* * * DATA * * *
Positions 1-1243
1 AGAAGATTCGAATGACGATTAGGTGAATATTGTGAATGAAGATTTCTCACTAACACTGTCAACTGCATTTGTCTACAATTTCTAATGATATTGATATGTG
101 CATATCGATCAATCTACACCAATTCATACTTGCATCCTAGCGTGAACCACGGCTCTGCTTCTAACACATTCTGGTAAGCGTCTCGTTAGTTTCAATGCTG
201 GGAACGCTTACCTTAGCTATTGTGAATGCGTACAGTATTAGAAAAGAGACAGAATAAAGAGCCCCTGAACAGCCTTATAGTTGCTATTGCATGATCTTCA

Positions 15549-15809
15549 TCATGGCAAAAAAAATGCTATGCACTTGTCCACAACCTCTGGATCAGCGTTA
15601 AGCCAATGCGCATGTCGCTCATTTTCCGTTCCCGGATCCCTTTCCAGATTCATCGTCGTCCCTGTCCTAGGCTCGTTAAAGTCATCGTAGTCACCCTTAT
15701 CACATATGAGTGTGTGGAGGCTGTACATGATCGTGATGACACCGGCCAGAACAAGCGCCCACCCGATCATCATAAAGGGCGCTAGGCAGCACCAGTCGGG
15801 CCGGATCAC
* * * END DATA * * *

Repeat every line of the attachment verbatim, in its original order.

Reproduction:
Positions 1-1243
1 AGAAGATTCGAATGACGATTAGGTGAATATTGTGAATGAAGATTTCTCACTAACACTGTCAACTGCATTTGTCTACAATTTCTAATGATATTGATATGTG
101 CATATCGATCAATCTACACCAATTCATACTTGCATCCTAGCGTGAACCACGGCTCTGCTTCTAACACATTCTGGTAAGCGTCTCGTTAGTTTCAATGCTG
201 GGAACGCTTACCTTAGCTATTGTGAATGCGTACAGTATTAGAAAAGAGACAGAATAAAGAGCCCCTGAACAGCCTTATAGTTGCTATTGCATGATCTTCA

Positions 15549-15809
15549 TCATGGCAAAAAAAATGCTATGCACTTGTCCACAACCTCTGGATCAGCGTTA
15601 AGCCAATGCGCATGTCGCTCATTTTCCGTTCCCGGATCCCTTTCCAGATTCATCGTCGTCCCTGTCCTAGGCTCGTTAAAGTCATCGTAGTCACCCTTAT
15701 CACATATGAGTGTGTGGAGGCTGTACATGATCGTGATGACACCGGCCAGAACAAGCGCCCACCCGATCATCATAAAGGGCGCTAGGCAGCACCAGTCGGG
15801 CCGGATCAC